Page N2.2 . 22 August 2001                     
ArchitectureWeek - News Department
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  • Architects Seek Diversity
  • Future Workplace on Exhibit
  • Mies, Classical Modernist

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    Future Workplace on Exhibit


    As an educational resource, Future@Work also includes a gallery housing a rotating display of new approaches and products that affect workplace design and construction, office furniture, communication tools, and workplace sociology issues.

    A Brief Tour

    The exhibit's central message identifies sustainability of business and people as well as the environment as the key to future prosperity.

    This is embodied in: lighting that enhances productivity and comfort while reducing energy consumption, materials that incorporate recycled products while reducing workers' exposure to chemical compounds, an HVAC system that improves air quality, and flexible space design that simplifies change over time.

    At the center of the exhibit is the "club." Designed to encourage worker interaction through the use of customizable, flexible furnishings, the "club" demonstrates an informal alternative to a traditional conference room.

    "Our research showed us that simple things like using lounge furniture, rather than a standard conference table and chairs, causes people to lower their guard and share more," explains Scott Harrison, president of BarclayDean, a consortium member.

    The "immersion space" reinvents the 1990s "war room" with a shift away from attacking problems to understanding and altering them. This space and its adjacent breakout areas support group thinking, active transformation, distance communication tools, and a casual attitude that comes from the absence of fixed-wall barriers.

    Instead of walls, the space is surrounded by a system of presentation panels that move on a circular track and double as temporary room dividers.

    The Office Habitats

    Focused, incremental investment is a key concept for the three hard-wall spaces: the "dorm," the "harbor," and the "study." Although all three are the same size, each represents a different attitude toward private office space.

    "The point is to analyze what's most important in a company's current life cycle," said Vanecko. "Smart investments are flexible and functional enough to move with you over time, or alternatively, to be resalable."

    The "dorm" is planned around the requirements of a start-up business that needs to reinvest its cash into core operations. It emphasizes the basics: ergonomics, storage, and furniture that supports intensely focused activities.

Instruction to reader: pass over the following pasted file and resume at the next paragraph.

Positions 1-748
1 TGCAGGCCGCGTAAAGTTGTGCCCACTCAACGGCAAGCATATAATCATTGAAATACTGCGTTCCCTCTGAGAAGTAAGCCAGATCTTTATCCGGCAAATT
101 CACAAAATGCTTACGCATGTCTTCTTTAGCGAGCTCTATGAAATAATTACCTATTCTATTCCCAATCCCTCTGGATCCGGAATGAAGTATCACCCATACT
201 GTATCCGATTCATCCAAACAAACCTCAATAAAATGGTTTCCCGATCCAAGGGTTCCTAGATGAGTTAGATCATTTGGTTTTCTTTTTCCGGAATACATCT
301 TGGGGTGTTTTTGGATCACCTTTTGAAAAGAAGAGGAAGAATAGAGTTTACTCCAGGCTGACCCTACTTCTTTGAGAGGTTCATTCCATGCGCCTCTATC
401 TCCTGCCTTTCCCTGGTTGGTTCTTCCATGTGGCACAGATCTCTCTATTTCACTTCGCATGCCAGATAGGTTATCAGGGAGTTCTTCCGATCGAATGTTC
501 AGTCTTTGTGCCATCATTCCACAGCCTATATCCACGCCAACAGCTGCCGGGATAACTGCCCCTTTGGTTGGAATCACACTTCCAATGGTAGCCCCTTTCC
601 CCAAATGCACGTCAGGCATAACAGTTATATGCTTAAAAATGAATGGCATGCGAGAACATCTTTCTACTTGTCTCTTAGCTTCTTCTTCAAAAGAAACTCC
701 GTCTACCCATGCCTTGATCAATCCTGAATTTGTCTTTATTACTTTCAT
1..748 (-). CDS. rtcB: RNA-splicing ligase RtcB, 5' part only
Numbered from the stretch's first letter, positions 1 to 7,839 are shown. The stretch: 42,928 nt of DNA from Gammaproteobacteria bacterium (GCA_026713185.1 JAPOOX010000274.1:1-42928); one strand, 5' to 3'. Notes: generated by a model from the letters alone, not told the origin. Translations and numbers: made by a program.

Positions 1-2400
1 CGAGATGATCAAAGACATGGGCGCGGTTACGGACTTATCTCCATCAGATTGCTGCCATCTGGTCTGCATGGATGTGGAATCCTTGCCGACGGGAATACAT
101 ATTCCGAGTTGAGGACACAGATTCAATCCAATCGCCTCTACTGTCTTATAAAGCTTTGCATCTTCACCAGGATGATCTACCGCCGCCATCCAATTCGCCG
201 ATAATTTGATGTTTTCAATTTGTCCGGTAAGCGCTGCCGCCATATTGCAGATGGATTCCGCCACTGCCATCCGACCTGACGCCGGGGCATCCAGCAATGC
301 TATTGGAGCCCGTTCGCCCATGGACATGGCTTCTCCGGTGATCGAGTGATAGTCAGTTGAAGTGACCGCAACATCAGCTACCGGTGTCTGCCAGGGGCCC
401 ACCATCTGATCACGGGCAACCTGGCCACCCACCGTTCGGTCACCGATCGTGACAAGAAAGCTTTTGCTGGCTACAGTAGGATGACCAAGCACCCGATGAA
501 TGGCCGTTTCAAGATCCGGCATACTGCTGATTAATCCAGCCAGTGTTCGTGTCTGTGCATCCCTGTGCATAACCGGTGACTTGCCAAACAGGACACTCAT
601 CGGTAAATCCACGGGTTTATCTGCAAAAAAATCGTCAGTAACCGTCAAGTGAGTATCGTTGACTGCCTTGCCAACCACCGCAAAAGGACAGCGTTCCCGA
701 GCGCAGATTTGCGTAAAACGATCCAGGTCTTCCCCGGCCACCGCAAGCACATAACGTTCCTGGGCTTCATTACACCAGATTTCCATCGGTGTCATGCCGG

The "harbor" is created for a company that is growing. The focus is on efficient use of space and products, and support of both individual and group work. The "study" is the habitat of a mature company that wants to express status and allow for customization.

    The "hive" represents typical open office space. Located between the growth and mature habitats, it illustrates how growing companies can migrate to more fluid, adaptable, and cost-effective workplace configurations while accommodating mobility and alternative work styles. Apparent here are the reuse of furnishings, power/data flexibility, user control technology, and personalization. The hive demonstrates low-profile raised flooring used to wire an existing tenant space.

    Nonterritorial Venues

    The "media lounge" and "den" are informal, user-configured spaces designed to support choice in working style; tools focus on access to information and communication. In the "den," a daylight shelf demonstrates an under-used, inexpensive way of extending daylight penetration into an office interior.

    The "east/west" areas illustrate ways in which companies can experiment with different settings to support diverse working styles. The "serenity" room offers workers an escape from technology and group activities; its quiet, contemplative design aesthetic expresses an attitude of nurturing and balance while still providing data/power access. These spaces demonstrate a low-cost way for businesses to better accommodate workers' psychological needs.

    For more information, visit the Future@Work Web site or schedule an appointment at the exhibit with building design and energy experts from Future@Work, the Northwest Energy Efficiency Alliance, and Seattle City Light by calling USA 206-484-4004.



    ArchWeek Photo

    The "immersion space" is a flexible area designed to support a variety of group activities from brainstorming sessions to formal meetings. It features flexible lighting, drapes, and movable panels.
    Photo: Chris Eden

    ArchWeek Photo

    The "immersion space" reconfigured for a more intimate use.
    Photo: Chris Eden

    ArchWeek Photo

    In the "immersion space," a multipurpose panel system can serve as decoration, tackboard space, or room dividers.
    Photo: Chris Eden

    ArchWeek Photo

    The "media lounge" brings high-tech tools into worker areas through data/telecommunications systems, video conferencing, and other audio/visual resources.
    Photo: Chris Eden


    Click on thumbnail images
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